'Worse than the US': UK spy agency implicated in latest leak

UK Gov. reportedly exploiting communications tech to harvest and store public data
Snowden keeps the information coming

The British government has gained illicit access the world's communications infrastructure and is storing an unfathomable amount of phone calls, emails and online communications, according to the latest alarming leak from the ongoing surveillance scandal.

The new information from National Security Agency whistleblower Edward Snowden claims to lift the lid on initiatives from the U.K. Government Communications Headquarters (GCHQ), which Snowden said is worse for spying on citizens than its U.S. counterpart.

As reported by the Guardian, the documents make reference to two initiatives known as 'Mastering the Internet' and 'Global Telecoms Exploitation,' which have apparently been in operation for 18 months.

The secret program, codenamed Tempora, has reportedly allowed GCHQ to store vast swathes of phone calls, Facebook entries, email content and browsing history from innocent citizens, as well as targeted suspects.

Huge dog in the fight

According to the leak, the British agency is sharing all of the data, obtained by tapping into transatlantic fibre-optic cables, with the NSA in the United States.

Speaking to the Guardian, Snowden said: "It's not just a U.S. problem. The U.K. has a huge dog in this fight. They [GCHQ] are worse than the U.S."

The publication's report claimed that the GCHQ has a team of 300 people sifting through the data, while the NSA has another 250 analysing it across the Atlantic. The Guardian also reported that 850,000 NSA employees and contractors have access to the data provided by the GCHQ.

Commercial companies are also said to be assisting with the collection of data, with some apparently having been paid for the privilege and referred to within to the documents as "intercept partners."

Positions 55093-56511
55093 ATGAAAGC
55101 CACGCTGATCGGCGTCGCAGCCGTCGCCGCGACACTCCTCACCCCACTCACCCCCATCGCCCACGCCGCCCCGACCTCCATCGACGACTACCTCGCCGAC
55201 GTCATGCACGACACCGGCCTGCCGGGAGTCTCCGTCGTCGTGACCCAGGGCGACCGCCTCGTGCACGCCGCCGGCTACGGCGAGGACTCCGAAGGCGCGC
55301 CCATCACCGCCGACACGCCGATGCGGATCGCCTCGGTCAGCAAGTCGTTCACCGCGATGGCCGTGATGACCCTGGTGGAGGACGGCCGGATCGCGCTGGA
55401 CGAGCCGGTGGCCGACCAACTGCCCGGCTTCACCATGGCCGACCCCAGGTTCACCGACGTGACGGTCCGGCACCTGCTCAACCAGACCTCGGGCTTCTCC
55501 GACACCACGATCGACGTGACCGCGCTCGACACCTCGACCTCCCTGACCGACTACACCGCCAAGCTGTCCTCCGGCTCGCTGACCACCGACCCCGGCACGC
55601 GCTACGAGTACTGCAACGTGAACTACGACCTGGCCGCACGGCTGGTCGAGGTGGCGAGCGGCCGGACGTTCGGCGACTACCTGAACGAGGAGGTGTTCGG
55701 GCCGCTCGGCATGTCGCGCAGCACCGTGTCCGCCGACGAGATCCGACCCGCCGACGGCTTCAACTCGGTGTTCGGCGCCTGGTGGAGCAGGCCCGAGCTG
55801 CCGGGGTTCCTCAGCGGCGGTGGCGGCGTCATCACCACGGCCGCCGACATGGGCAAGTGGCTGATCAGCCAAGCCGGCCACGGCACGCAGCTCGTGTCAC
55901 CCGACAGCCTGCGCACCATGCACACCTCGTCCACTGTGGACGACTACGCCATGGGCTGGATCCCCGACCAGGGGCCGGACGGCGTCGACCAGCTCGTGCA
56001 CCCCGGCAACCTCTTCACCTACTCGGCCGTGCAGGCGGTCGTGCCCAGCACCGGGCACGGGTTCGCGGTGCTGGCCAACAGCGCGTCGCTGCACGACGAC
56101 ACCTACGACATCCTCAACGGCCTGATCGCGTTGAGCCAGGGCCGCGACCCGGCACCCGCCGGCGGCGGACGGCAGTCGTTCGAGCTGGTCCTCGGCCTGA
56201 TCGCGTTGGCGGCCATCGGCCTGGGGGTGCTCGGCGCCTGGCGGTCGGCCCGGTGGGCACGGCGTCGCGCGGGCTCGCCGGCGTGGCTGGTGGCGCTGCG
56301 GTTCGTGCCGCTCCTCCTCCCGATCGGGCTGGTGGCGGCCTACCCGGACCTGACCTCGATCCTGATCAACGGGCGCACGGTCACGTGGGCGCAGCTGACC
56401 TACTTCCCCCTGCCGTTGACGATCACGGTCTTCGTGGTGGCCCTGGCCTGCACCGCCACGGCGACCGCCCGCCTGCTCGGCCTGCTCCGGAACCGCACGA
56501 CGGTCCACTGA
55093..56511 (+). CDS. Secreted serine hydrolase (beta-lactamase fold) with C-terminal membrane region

It looks as though the GCHQ took extra care to keep the companies' identities hidden, even encouraging staff to disguise the names of "the origin of 'special source' material" in reports. According to a Guardian source with "knowledge of intelligence," even if companies didn't want to cooperate, there were ways to make them oblige.

Data collected legally?

The same source claimed that despite the lack of required warrants, the operation has been carried out legally and resulted in "significant breakthroughs" in fighting terror and organised crime.

Legal or not, the alleged alarming invasion into the private lives of citizens was done without any public consultation or debate.

When word of Prism first broke out earlier this month, it was reported that the GCHQ was using the same software to cull web history data, email content and file transfer information from companies such as Apple, Google and Facebook. Prism is mentioned briefly in the Guardian's most recent report as an NSA-created "second window" into the lives of citizens, with Tempora being the first.

While Brits have been shaking their heads in dismay at the news coming from the United States over the last couple of weeks, it seems the problems are of equal, if not greater concern, on home soil.

Update: The U.S. government reportedly filed espionage charges against NSA leaker Edward Snowden today and have started the process to bring him to the U.S. to stand trial.

Officials speaking with NBC News said the charges accuse the former defense contractor employee of "violating federal espionage laws by sharing classified documents with people not authorized to receive them," as well as charges alleging he stole government property.

Snowden is thought to be in Hong Kong, and the next step will be for authorities there to take him into custody, followed by a formal extradition process. The U.S. reportedly delayed filing charges until it was clear they complied with Hong Kong's extradition treaty.

Julian Assange earlier this week said the WikiLeaks team has been in contact with Snowden's lawyers and are working to secure asylum for the American in Iceland.

Chris Smith

A technology journalist, writer and videographer of many magazines and websites including T3, Gadget Magazine and TechRadar.com. He specializes in applications for smartphones, tablets and handheld devices, with bylines also at The Guardian, WIRED, Trusted Reviews and Wareable. Chris is also the podcast host for The Liverpool Way. As well as tech and football, Chris is a pop-punk fan and enjoys the art of wrasslin'.